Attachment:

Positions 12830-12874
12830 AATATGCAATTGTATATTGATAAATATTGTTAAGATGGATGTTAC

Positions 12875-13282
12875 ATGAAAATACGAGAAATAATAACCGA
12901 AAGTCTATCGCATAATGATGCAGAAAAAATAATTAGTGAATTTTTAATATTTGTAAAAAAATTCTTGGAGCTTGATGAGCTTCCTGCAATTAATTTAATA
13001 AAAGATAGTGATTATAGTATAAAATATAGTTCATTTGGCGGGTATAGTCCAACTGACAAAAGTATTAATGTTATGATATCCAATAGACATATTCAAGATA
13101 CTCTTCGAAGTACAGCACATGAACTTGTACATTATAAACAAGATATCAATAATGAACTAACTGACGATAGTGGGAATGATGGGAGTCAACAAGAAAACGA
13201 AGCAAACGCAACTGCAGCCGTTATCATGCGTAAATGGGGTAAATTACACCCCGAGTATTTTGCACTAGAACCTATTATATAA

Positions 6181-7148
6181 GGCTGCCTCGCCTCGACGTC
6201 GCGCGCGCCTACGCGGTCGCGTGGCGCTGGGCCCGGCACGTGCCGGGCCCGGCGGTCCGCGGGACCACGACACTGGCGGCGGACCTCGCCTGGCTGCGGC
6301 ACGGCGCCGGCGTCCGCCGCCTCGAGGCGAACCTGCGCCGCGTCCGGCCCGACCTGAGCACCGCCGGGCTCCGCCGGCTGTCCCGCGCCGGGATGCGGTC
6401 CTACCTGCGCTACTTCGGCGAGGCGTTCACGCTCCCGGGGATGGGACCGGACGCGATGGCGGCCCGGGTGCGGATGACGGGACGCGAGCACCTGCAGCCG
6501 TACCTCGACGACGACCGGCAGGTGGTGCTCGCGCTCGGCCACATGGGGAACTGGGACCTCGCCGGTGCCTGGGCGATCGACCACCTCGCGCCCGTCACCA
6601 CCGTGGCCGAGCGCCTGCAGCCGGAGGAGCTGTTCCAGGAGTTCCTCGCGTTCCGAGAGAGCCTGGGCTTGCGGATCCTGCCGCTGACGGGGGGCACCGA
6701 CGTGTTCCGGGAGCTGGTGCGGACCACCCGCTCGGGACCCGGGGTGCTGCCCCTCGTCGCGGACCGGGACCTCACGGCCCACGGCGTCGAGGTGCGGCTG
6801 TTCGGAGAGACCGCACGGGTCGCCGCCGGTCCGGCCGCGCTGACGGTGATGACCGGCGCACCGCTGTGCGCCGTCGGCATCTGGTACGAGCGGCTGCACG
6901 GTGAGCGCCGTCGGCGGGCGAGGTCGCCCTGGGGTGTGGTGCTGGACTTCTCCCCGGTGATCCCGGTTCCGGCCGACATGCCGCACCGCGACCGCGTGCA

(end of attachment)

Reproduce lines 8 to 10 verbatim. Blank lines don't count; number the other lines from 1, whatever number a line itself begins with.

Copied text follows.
13201 AGCAAACGCAACTGCAGCCGTTATCATGCGTAAATGGGGTAAATTACACCCCGAGTATTTTGCACTAGAACCTATTATATAA

Positions 6181-7148
6181 GGCTGCCTCGCCTCGACGTC